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Blum, H.P. (1983). Adoptive Parents—Generative Conflict and Generational Continuity. Psychoanal. St. Child, 38:141-163.

(1983). Psychoanalytic Study of the Child, 38:141-163

Adoptive Parents—Generative Conflict and Generational Continuity

Harold P. Blum, M.D.


The adoptive situation is intergenerational; it involves the adopted child, the adoptive and natural parents of the child, and the grandparents, namely, the parents of the adoptive parents and sometimes the parents of the biological parents. Adoptive parents and grandparents and the adopted child form a communal network of interaction, identification, conscious and unconscious conflict, fantasy, and communication which influence the entire adoptive situation. The conflicts of the generations will have a positive or negative impact upon the adoptive parents' attainment of parental identity, attachment, and confidence in their rearing of the child. The reciprocal reactions of the adoptive parents and their own parents coexist with their fantasies concerning the biological parents of the adopted child. The natural parents of the adoptive parents may be more important in the adoptive situation than the physically (but not psychologically) absent biological parents of the adopted child. Becoming a parent reactivates old parent-child conflicts. Adoption may intensify universal oedipal and intergenerational conflicts and may leave the adoptive parent feeling unfulfilled as a person and as a parent. Unless the intrapsychic conflicts surrounding adoption are resolved, adoptive parents may feel disappointed in themselves and a real or fantasied disappointment to their own parents. Along with underlying feelings of castration and narcissistic injury, extrafamilial adoption associated with infertility may challenge the continuity and perpetuity of the generations. The identifications among the generations, the tracing of ancestry and descendants, the child's need to identify not only with the parents but with their life history and childhood—all are powerful factors which may contribute to the conflicts activated in the adoptive situation. The adoptive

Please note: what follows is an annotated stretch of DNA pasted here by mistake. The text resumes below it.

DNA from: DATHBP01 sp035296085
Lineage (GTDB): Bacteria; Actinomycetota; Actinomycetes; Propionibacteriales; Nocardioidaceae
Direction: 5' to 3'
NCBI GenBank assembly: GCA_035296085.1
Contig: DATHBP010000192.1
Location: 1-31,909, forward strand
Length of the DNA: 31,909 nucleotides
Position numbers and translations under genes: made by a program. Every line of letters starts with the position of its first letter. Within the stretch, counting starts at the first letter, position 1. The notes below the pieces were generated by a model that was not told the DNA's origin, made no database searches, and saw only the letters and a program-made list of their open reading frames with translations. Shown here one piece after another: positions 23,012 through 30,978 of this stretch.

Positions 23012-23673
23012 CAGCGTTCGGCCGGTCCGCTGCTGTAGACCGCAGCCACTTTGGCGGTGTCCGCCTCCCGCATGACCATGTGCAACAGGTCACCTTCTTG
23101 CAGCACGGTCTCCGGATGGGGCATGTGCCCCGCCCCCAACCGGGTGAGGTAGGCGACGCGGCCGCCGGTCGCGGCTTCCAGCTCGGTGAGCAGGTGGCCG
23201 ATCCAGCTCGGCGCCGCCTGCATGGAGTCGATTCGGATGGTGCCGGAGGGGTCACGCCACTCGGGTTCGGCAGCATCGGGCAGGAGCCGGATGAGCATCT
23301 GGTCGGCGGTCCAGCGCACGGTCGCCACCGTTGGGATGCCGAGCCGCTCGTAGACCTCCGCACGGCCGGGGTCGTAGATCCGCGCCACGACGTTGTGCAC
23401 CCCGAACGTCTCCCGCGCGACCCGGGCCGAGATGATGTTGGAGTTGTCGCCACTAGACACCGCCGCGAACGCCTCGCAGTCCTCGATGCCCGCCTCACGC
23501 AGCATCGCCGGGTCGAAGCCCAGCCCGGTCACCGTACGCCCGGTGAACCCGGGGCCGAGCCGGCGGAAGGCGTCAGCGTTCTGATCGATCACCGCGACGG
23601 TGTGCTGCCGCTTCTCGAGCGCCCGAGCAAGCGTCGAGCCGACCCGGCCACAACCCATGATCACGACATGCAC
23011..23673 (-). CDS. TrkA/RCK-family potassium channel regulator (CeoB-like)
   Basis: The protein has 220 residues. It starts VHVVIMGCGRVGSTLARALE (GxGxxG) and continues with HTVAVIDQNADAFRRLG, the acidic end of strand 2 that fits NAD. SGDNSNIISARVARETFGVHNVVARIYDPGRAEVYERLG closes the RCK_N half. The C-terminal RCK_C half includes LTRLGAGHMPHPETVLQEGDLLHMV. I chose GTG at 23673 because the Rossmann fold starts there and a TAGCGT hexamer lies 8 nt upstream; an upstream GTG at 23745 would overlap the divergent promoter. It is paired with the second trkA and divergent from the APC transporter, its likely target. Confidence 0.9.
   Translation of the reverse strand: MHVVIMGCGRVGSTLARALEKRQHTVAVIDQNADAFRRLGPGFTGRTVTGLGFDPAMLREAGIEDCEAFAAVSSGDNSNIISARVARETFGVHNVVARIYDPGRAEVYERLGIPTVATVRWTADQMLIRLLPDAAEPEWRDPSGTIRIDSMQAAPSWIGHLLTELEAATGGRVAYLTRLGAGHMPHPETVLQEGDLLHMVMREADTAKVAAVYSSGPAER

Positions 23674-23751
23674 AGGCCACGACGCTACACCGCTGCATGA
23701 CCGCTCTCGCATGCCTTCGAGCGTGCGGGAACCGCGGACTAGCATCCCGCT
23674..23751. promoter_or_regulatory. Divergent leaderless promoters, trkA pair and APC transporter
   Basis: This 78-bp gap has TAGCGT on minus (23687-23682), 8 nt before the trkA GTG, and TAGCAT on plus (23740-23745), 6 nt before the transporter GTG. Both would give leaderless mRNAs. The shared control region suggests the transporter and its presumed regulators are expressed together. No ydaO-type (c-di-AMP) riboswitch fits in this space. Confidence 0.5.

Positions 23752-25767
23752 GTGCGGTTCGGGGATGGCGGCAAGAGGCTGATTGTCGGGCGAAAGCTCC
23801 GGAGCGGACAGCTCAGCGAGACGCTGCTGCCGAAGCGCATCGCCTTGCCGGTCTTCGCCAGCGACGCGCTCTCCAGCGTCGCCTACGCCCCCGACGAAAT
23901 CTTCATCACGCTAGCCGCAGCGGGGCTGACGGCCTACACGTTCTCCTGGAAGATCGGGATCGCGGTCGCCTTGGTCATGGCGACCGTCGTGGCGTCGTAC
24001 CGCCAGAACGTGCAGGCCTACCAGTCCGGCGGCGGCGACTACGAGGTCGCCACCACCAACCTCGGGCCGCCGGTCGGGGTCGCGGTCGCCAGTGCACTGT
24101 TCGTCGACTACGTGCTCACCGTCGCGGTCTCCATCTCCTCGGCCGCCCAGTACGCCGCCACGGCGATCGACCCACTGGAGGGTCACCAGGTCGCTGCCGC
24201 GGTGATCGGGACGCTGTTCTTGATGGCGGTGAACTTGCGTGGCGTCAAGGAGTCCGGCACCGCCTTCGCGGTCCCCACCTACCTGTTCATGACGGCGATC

parent may not have fulfilled the wishes of the actual grandparent or of the unconscious superego to procreate in the image of the idealized parent and to insure generational, genealogical, and personal continuity. The wish for concrete flesh and blood immortality can also be understood in relation to both parental and infantile narcissism as well as protection against intrafamilial aggression and death wishes.

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